There remains a lack of clear evidence to guide the management of constipation in clinical practice, especially at the end of life. Often, clinical approaches to tackle this common and distressing problem are based only on experience and anecdotal evidence. This situation is less than ideal. Constipation at the end of life may present additional problems, as conventional therapies may be unsuitable or inappropriate. This can create a considerable challenge to those caring for individuals with life-limiting illnesses.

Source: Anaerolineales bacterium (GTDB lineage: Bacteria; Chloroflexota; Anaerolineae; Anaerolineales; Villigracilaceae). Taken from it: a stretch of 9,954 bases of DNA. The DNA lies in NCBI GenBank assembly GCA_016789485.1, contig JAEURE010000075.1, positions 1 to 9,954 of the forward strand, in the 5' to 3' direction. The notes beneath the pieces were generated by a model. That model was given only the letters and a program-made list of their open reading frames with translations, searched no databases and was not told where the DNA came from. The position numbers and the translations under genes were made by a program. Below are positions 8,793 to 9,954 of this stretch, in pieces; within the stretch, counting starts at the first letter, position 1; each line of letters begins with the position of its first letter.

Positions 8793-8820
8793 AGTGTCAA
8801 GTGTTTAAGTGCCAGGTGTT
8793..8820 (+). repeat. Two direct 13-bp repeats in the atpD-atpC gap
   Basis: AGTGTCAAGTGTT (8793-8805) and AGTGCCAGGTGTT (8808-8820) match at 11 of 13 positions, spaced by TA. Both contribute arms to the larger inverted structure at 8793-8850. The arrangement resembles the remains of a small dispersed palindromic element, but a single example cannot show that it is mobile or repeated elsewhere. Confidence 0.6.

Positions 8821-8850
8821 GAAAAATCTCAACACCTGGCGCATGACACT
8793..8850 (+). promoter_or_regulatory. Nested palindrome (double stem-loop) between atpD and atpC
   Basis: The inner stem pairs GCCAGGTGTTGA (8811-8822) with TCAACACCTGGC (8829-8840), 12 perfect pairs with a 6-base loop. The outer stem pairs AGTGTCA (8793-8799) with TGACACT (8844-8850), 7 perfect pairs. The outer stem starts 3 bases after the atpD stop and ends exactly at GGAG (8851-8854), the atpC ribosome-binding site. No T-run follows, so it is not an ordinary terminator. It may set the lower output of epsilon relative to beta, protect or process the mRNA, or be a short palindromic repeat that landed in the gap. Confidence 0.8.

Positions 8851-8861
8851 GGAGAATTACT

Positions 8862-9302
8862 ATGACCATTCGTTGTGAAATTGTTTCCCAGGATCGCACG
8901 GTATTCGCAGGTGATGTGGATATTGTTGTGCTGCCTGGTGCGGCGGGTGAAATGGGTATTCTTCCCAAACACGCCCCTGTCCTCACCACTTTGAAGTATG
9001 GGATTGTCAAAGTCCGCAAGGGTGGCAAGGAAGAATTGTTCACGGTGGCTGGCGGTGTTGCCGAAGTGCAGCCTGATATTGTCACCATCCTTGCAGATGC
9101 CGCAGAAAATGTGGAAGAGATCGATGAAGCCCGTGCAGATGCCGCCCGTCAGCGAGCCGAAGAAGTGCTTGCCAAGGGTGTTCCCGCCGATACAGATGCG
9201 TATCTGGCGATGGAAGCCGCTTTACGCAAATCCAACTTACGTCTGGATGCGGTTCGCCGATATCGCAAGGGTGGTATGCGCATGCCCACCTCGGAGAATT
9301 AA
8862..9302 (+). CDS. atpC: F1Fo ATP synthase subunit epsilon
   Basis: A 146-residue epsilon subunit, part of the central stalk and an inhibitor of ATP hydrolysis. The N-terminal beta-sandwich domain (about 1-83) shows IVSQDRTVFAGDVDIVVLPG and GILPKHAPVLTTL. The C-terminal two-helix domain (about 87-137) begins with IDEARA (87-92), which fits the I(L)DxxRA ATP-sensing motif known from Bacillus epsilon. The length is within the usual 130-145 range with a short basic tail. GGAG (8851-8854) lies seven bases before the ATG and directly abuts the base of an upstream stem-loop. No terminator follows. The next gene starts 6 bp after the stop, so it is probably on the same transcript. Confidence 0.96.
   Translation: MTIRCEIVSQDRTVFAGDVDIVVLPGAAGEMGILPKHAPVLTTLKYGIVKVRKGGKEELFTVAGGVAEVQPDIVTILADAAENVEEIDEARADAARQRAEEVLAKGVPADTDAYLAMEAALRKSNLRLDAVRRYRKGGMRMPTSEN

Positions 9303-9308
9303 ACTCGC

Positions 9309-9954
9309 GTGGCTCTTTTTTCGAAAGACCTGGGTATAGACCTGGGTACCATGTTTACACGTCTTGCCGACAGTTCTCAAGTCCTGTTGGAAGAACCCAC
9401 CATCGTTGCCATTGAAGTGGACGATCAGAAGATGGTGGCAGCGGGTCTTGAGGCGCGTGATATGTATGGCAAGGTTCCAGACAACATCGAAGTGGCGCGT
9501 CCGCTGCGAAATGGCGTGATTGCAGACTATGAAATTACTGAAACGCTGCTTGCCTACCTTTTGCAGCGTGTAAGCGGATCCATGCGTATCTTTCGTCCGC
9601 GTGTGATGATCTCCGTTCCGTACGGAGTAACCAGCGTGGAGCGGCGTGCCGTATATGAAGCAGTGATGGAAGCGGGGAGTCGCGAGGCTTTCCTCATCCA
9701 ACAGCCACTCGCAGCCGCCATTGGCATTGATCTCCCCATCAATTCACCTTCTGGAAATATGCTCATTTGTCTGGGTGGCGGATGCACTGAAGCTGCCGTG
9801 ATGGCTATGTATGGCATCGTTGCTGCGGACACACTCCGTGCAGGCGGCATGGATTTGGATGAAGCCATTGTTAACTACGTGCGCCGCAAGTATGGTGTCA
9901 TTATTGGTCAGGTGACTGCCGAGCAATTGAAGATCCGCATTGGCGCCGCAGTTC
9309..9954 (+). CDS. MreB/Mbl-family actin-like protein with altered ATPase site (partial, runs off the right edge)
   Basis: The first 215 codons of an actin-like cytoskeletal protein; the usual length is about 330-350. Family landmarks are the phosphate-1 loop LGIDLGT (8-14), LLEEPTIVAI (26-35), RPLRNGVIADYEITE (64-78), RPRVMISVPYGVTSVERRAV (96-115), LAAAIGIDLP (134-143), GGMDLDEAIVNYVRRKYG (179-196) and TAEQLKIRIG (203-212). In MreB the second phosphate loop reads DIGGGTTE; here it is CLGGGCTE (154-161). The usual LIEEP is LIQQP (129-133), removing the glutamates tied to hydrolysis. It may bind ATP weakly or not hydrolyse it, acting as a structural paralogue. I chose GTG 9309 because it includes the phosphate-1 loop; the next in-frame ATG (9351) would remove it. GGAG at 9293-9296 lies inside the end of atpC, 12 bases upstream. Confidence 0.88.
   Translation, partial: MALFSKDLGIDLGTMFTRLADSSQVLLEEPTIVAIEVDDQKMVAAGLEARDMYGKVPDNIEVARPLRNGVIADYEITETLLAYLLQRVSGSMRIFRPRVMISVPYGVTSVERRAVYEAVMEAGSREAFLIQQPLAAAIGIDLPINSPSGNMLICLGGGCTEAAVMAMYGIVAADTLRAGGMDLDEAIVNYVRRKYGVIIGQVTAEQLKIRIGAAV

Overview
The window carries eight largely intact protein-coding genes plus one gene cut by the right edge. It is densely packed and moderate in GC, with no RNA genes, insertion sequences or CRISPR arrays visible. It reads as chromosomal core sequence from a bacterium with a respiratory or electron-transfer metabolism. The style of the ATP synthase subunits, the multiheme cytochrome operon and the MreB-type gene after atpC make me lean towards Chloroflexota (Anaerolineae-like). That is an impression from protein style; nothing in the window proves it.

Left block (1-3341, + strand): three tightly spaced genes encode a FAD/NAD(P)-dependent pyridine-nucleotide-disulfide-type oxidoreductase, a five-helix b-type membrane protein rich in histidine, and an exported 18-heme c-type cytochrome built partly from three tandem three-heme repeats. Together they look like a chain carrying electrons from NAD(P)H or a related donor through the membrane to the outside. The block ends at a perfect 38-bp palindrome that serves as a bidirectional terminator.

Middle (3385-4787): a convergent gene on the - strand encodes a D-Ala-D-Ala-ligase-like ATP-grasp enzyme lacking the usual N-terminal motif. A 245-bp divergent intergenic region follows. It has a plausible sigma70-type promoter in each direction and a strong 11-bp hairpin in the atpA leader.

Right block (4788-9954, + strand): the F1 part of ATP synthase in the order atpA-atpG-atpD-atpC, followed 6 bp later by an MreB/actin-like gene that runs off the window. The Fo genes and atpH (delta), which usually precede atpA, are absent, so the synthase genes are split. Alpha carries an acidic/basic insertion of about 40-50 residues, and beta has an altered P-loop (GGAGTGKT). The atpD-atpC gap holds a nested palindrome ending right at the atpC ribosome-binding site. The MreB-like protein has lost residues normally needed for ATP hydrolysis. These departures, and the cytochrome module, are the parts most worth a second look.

This article will explore the issue of continence care during the terminal phase of life. This period is often referred to as ‘the end of life’ or ‘the last 48 hours’. Patients are thought to be in the dying phase of their illness when they only have hours or days left to live (referred to as the ‘terminal phase’ in this article). Continence care is complex during the terminal phase as it can have a significant impact on the dignity of patients and adds to their physical and emotional burden.